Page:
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noun - An Italian Cathedral

A key landmark of Florence, Italy is that of The Cathedral of Santa Maria del Fiore, also known as the Duomo. In today’s post, we’re going to cover the fascinating history of how the cathedral’s dome came to be and why it inspired us to create a unique dinnerware set based on the cathedral.

The Architects Who Developed this Iconic Landmark

The Florence Cathedral was originally a dome-less building--created in 1296. But in the 1400s, a contest was announced for designing a dome to be added to the structure. The catch? The desired outcome was a large dome without any centering or supportive beams (like pointed arches of flying buttresses). Along with fame for accomplishing such an ingenious feat, the contest winner would receive 200 gold florins--which would be the equivalent of around $100,000 today.

Architects traveled to this Italy destination from around the world to submit their design plans, but surprisingly, the prize was awarded to Filippo Brunelleschi--a hotheaded goldsmith with no formal training in architecture or engineering. Brunelleschi was mocked widely for his design, but city officials found his idea intriguing.

The plan involved building two domes nested together and reinforcing the structure with stone and chain hoops to eliminate the need for buttresses. New ways of thinking about construction were also required to implement the design, but Brunelleschi provided an effective plan for that as well.

Knowledge regarding the construction of the dome is limited. From the very start, Brunelleschi was deeply secretive about his plans to avoid others from copying him, and his motivations were compounded by the fact that he was required to work with a rival craftsman as co-creators for the execution of the building. As a result, Brunelleschi carefully ensured that few details were left behind.


The Artists Who Inspired our Everyday Dishes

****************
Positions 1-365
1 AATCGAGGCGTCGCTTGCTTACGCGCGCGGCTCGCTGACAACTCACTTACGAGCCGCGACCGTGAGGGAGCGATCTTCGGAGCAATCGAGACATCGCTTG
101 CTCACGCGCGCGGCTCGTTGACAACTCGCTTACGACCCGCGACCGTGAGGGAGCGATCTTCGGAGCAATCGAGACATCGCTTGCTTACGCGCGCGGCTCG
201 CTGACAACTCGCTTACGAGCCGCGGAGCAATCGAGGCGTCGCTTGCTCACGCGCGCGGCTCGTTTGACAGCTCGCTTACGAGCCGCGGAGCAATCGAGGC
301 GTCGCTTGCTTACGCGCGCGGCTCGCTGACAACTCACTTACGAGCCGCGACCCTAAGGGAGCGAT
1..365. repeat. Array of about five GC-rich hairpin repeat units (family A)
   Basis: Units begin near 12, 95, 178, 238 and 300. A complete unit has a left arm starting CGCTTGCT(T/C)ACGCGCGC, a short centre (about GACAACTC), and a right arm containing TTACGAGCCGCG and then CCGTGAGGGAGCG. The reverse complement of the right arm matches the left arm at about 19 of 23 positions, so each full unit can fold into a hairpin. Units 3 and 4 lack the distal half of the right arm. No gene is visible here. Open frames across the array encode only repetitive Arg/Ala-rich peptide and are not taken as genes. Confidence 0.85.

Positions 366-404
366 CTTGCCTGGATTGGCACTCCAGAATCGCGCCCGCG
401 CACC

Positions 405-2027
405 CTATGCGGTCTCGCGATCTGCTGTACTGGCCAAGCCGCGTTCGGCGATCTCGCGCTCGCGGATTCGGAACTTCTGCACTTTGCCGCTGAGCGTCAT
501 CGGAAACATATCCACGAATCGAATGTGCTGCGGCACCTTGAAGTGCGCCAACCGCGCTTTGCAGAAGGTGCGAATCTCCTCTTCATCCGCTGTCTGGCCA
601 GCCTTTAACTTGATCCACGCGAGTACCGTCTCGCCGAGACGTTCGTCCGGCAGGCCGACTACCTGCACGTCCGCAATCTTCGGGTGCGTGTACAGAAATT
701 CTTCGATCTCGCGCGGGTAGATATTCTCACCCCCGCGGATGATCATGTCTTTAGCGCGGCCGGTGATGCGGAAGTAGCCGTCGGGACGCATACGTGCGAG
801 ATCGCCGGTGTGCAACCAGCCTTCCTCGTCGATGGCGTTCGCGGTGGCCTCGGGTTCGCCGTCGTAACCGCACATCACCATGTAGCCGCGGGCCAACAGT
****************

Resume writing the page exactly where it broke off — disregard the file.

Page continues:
In the late 1500s (more than 100 years after the construction of the dome), court painter Giorgio Vasari undertook the role of painting the interior ceiling with a depiction of "The Last Judgment." However, Vasari died before completing the painting, so artist Federico Zuccari brought it to completion--ordered to mimic Vasari's style and vision.

In the 1990s, the dome also received a restoration to the painting as it had aged poorly after hundreds of years of cathedral use and natural wear. Using modern understanding, restoration artists were able to stabilize the paint and ensure the longevity of the designs for the foreseeable future.


The Everyday Dish Set of Duomo

With such a rich history and fascinating story, we simply had to develop a unique dishware set whose namesake is that of the Italy destination: Duomo.

The borders of each dish are carefully designed with classical flourishes and layers leading up to a central focal point to convey a feeling that you are looking up at the layered ceiling of the dome from inside the cathedral.

So if you love the story of the Florence Cathedral--from hotheaded contest winners to careful court painters, be sure to bring the story home by adding Duomo to your everyday dish collection today!


If you'd like to read more about the cathedral, these are the references we used:

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